Efficient Use of Highway Capacity Summary
Report to Congress
Chapter 5: Final Remarks
This report was developed to summarize the implementation of safety
shoulders as travel lanes as a method to increase the efficient use
of highway capacity. Its purpose is to provide a succinct overview of
efforts to use left or right shoulder lanes as temporary or interim
travel lanes. As part of this summary, information related to the impact
of shoulder usage on highway safety and/or accidents during operations
was reviewed as well. The report provides critical information that
the FHWA can use to formulate guidance for agencies on providing temporary
shoulder use as a means of increasing roadway capacity. The study that
generated this product was conducted at the request of Congress through
the 2008 Technical Corrections Act.
Agencies need to consider a wide range of issues when determining whether
shoulder use is appropriate for a particular corridor or region. Experience
both overseas and domestically provides a wealth of experience from
which agencies can learn to make informed decisions. From the European
perspective, temporary shoulder use is only used during congested periods
when queues begin to build at bottlenecks in the system. Moreover, this
treatment is almost always deployed in conjunction with dynamic lane
control signing and speed harmonization. Furthermore, European agencies
have realized both safety and mobility benefits as a result of these
projects. While American deployments have been limited, experience has
been positive, though safety benefits have not been conclusive. The
issues that need to be considered include design—such as the treatment
at interchanges and auxiliary lanes, drainage, emergency refuge areas,
rumble strips, and ITS components; traffic control devices; and operational
and safety performance measures. In addition, maintenance concerns,
enforcement roles and responsibilities, incident response procedures,
personnel training, costs, liability and legal issues, and public outreach
and education are issues that should be examined. Careful consideration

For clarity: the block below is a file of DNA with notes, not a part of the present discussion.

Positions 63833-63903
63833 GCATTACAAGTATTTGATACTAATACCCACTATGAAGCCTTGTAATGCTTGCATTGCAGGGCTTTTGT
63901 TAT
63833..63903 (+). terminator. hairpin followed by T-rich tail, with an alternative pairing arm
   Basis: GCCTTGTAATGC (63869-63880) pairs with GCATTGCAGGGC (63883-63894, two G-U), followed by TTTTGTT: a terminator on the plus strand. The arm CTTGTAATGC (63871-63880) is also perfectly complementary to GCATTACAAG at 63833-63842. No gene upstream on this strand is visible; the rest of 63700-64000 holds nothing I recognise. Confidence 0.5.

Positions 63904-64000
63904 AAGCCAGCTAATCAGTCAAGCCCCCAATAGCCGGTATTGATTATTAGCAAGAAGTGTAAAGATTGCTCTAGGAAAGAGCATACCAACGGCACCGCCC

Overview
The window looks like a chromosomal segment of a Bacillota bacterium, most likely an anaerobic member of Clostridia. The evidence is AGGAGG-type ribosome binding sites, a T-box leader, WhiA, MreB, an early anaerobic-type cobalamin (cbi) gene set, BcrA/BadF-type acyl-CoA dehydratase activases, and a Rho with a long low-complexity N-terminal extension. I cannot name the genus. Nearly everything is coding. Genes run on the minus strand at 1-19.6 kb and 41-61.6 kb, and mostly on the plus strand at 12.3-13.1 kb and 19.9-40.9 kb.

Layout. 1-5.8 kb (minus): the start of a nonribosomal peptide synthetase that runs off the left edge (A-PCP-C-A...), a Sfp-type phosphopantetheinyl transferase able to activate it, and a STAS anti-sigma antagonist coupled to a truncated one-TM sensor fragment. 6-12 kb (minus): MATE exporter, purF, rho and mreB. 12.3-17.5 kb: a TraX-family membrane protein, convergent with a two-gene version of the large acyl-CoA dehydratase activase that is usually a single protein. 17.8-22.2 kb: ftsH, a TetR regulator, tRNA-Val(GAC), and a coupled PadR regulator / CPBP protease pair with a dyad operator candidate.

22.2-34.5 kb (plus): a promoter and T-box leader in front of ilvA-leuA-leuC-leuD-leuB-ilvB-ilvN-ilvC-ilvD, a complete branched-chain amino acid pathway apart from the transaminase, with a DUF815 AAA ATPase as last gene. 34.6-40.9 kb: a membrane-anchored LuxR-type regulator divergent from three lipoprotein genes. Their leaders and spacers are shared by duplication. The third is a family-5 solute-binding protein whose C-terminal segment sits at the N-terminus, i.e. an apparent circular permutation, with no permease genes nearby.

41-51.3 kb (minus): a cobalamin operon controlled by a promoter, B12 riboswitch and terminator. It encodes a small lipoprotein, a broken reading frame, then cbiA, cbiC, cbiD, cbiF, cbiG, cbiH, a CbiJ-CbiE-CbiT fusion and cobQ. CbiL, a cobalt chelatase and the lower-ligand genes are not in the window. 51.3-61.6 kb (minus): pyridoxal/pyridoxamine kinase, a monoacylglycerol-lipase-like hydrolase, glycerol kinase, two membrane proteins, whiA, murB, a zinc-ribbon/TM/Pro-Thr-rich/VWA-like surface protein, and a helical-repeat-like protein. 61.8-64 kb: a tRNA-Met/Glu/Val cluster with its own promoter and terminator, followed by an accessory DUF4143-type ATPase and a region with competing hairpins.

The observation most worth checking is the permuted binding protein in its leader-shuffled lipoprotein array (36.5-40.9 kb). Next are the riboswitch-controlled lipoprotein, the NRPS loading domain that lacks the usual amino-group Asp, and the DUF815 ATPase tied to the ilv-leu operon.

of these issues can help ensure that a shoulder use deployment is effective
without having negative impacts on safety and operations.
The following results can be taken away from this summary:
- The use of buses on shoulders has generally significantly benefited
transit trip time reliability in those corridors where it has been
- There have been shoulder use projects that have shown bottleneck
relief at spot locations.
- Incident data provided from the U.S. seems to be inconclusive at
this point. There are safety benefits provided from the European applications.
However, the shoulder use is only a part of a much larger investment
in ATM technology and resources to manage them.
- There have been longer incident clearance times in areas that don't
have shoulders available to move incidents off the highway. Also,
responders don't have the benefit of traveling the shoulder to reach
the incident scene.
- European usage of hard shoulder running has always been accompanied
by additional ATM strategies such as dynamic lane control signals
and variable speed limits. These additional support strategies have
generally been lacking in U.S. applications.
As a result of the information gained from this study, consideration should be given to the following:
- FHWA should consider developing clearer agency guidance on the use
of shoulders. This would need to be a joint effort from the Offices
of Infrastructure (Design), Safety, and Operations (including how
the MUTCD relates to shoulder use lanes). The lack of existing U.S.
performance data would also point to the need for more research in
- Hard shoulder running was one of the ATM strategies recommended
for implementation in the U.S. from a recent international scan. As
FHWA and AASHTO develop guidance on ATM, they should clarify guidance
on temporary shoulder usage. This would include comparing the differences
in current U.S. usage to that of the European countries.
- Research and modeling for temporary shoulder use is lacking at this
time. This could be covered in research being developed for the ATM
- The results of the NCHRP/AASHTO/FHWA Domestic Scan on Maximizing
Flow on Existing Highway Facilities should be considered in the development
of shoulder use guidance.